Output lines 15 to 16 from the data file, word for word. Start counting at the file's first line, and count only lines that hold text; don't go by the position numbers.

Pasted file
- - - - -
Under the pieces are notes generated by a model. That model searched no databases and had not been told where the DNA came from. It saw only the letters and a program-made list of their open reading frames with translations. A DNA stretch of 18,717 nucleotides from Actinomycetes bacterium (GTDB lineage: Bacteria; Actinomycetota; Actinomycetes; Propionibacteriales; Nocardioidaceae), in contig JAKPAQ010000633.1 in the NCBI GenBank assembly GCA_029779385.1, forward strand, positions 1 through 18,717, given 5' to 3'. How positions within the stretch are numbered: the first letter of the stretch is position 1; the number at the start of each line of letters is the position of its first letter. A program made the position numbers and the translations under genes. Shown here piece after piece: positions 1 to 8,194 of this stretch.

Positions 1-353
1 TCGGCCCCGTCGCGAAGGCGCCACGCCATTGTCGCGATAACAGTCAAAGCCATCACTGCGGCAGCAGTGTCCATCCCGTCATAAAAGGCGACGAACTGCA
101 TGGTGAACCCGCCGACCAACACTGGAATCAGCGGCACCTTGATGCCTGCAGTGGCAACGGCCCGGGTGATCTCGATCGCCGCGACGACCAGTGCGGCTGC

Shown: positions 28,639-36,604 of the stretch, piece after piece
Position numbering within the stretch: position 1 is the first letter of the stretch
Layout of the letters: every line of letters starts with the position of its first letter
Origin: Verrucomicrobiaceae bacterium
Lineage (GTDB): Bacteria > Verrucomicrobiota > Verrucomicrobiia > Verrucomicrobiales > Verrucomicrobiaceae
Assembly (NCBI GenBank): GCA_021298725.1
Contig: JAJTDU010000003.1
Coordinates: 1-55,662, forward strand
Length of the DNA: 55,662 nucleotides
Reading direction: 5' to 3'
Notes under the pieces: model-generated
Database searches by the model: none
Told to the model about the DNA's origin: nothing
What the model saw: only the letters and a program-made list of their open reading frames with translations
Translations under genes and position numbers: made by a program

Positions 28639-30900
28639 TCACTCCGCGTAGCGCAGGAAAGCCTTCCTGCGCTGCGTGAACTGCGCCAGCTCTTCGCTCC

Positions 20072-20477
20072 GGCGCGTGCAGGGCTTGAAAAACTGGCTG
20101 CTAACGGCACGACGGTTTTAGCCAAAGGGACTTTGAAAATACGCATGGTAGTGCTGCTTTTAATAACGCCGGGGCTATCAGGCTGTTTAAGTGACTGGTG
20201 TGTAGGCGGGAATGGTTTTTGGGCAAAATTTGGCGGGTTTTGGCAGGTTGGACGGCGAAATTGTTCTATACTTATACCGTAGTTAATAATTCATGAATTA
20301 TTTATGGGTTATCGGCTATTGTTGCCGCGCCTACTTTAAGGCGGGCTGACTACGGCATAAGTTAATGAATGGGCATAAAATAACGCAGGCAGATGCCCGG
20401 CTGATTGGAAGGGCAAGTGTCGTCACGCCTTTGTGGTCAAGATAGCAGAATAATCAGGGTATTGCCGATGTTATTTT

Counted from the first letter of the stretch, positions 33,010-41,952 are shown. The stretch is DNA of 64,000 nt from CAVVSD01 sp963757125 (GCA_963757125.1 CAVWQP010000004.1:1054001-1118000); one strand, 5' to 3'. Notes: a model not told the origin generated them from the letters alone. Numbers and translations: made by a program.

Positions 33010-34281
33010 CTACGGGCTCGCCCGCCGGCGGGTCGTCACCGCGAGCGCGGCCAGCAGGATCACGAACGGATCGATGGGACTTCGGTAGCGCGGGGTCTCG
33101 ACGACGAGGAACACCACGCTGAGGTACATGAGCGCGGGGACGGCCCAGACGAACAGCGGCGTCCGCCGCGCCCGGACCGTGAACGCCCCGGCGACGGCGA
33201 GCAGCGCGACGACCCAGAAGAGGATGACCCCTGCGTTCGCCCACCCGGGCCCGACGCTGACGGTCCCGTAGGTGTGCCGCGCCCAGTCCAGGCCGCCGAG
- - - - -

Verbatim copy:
Notes under the pieces: model-generated
Database searches by the model: none